As you said, Alien: Colony War has the U.K. colony of New Albion splitting from the Three World empire. The U.K. voted to split from the European Union not long ago. How much did real world politics influence Alien: Colony War?

I’ve jokingly referred to this book as “Brexit In Space,” but really there’s a long and illustrious history of colonies splitting from empires. I mean, if there wasn’t then American readers would be paying pounds and pence for this book, not dollars, and I wouldn’t have to take out all the “U”s from words such as “humour.” So while Brexit and Britain’s withdrawal from the European Union is perhaps the most recent example, New Albion’s secession from the Three World Empire has a lot of historical precedent.

Prior to writing Alien: Colony War you wrote such novels as 2017’s Calling Major Tom, 2019’s Things Can Only Get Better, and 2021’s The Handover, which is coming out in this U.S. June 7th as Same Time, Same Place. Are there any writers, or maybe specific stories, that had a particularly big influence on Colony but not on anything else you’ve written?

I write in a wide range of styles and genres. Those books you mentioned are what people would call commercial fiction; I also write a lot of comic book stuff, for 2000AD, Archie, IDW, and DC. And prior to Calling Major Tom I wrote a steampunk / Victorian fantasy trilogy for Tor, the Gideon Smith series. So I have a lot of influences. I think with Colony War, I tried to marry traditional science fiction with my more commercial fiction, because although this is an Alien book what really matters is the people.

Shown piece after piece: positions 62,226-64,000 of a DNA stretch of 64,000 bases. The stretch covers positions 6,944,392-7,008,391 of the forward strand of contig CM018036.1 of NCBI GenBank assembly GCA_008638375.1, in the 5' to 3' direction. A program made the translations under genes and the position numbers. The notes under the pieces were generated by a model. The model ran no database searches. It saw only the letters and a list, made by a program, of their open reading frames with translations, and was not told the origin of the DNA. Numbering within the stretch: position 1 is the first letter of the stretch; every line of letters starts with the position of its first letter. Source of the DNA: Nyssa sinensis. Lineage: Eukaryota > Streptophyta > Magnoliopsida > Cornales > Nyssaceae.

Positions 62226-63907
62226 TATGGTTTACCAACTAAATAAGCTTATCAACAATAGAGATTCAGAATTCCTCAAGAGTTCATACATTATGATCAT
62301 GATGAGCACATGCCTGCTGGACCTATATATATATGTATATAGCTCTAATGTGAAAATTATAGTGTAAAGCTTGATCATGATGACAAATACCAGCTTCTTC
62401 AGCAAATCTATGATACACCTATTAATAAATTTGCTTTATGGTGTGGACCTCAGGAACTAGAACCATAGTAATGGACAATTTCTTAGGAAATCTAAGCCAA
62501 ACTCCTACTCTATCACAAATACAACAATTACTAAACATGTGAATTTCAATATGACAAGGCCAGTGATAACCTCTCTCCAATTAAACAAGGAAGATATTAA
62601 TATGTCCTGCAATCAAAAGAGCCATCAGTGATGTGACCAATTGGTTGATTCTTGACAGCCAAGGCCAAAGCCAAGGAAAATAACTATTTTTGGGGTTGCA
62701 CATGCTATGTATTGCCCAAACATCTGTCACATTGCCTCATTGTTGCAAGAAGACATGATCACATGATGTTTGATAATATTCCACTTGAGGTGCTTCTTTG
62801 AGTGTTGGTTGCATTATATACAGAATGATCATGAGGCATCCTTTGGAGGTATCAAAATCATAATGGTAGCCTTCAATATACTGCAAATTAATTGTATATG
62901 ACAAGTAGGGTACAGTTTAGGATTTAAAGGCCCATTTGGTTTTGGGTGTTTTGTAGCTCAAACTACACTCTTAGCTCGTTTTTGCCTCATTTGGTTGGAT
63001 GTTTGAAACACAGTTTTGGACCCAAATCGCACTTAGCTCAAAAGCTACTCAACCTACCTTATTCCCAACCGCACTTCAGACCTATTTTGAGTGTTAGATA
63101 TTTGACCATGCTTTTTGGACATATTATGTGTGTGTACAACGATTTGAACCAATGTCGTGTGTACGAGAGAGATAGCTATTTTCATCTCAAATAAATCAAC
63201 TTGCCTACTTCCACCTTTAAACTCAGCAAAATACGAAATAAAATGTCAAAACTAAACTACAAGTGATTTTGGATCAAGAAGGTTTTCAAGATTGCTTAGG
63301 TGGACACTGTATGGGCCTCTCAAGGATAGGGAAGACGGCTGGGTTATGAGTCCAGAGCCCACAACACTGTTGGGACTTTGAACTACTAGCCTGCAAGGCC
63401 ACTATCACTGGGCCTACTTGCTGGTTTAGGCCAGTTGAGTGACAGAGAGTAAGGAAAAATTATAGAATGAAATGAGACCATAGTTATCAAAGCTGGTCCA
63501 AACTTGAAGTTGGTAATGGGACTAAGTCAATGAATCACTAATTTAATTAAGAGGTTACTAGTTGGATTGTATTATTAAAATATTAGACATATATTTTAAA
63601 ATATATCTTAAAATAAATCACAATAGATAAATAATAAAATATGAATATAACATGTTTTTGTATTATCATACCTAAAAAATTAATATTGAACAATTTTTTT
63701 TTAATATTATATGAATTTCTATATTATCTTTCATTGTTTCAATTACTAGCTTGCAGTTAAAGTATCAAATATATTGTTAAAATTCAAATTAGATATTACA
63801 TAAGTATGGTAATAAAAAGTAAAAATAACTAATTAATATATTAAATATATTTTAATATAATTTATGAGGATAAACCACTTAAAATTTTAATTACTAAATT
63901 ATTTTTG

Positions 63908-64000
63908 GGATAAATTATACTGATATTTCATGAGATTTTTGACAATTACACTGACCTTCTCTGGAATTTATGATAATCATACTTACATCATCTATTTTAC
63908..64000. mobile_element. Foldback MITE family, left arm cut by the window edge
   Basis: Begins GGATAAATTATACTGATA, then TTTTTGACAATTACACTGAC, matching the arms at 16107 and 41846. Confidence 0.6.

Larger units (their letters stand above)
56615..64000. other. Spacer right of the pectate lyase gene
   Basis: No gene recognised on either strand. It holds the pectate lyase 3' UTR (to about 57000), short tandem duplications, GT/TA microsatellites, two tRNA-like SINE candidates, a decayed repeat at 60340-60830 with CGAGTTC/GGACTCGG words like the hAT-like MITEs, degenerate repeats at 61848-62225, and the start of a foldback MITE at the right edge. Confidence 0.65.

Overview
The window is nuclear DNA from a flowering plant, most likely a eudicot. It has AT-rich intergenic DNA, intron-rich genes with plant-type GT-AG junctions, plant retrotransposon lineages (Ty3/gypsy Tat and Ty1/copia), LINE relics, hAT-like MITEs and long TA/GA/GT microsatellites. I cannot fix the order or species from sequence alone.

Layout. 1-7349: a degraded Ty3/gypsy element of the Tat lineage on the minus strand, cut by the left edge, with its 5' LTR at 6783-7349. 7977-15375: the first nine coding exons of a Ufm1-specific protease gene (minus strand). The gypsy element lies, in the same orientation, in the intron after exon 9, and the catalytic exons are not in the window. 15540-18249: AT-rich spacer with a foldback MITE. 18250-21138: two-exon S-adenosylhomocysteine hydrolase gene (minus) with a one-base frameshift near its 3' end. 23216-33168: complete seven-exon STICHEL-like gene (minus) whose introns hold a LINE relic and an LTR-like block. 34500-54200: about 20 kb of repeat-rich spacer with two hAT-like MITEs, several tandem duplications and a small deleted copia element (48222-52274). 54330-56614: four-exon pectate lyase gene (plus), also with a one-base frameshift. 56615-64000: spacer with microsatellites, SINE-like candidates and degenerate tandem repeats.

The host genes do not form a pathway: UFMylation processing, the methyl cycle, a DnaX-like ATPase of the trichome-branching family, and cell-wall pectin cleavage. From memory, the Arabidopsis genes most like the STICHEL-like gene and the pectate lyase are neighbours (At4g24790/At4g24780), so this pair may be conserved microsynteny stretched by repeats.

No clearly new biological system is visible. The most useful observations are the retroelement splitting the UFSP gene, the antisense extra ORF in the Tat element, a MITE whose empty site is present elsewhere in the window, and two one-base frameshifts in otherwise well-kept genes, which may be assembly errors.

And how about non-literary influences; was Alien: Colony War influenced by any movies, TV shows, or games? Aside from the Alien stuff, of course.

Not really, I don’t think, other than by unconscious absorption of general culture. I think I just wanted to keep the pace up, and portray believable characters who readers care about. The thing about writing Alien fiction is that nobody, literally nobody, in the book is safe. It’s quite refreshing to be able to kill off a character at whim, without worrying about whether they should appear in the next episode.

Now, Alien: Colony War is part of a series that will also include Alien: Inferno’s Fall by Phillipa Ballantine and Clara Carija, and Mary SanGiovanni’s Alien: Enemy Of My Enemy. And all three will include exclusive scenarios for the Alien table-top role-playing game. How does Alien: Colony War connect to those other books? Do they form a trilogy?

They’re more books that are set in the same universe and same ongoing storyline rather than direct passing-the-baton sequels to each other. So basic situations I’ve set up in Colony War will form the backdrop of the other books, and the various characters may or may not be aware of what the others are doing, but it would be nice to think they’ll all eventually make a cohesive whole.

So, did you talk to Phillipa, Clara, and / or Mary about what they were doing in their books?

As I wrote Colony War first, I was pretty much heading out blind as the other books hadn’t been started or announced at that point. I had a lot of contact with Clara, and Andrew Gaska, who is writing the RPG, to help me out with some of the lore, timelines, and geography of the Alien universe. They are absolutely indispensable. So I may well have unwittingly set up situations that caused headaches for the other writers, for which I apologize.

So, is there anything else you think people need to know about Alien: Colony War?

I think there’s necessarily a lot going on in Colony War, and while the first half sets out the political stage, by the mid-point I hope it will be a novel that satisfies Alien fans with all the requisite action.

David Barnett Alien Colony War

Finally, if someone enjoys Alien: Colony War, which of your other novels would you suggest they read next?

My Gideon Smith trilogy has more adventure, thrills, and political intrigue, while Same Time, Same Place is a very human novel.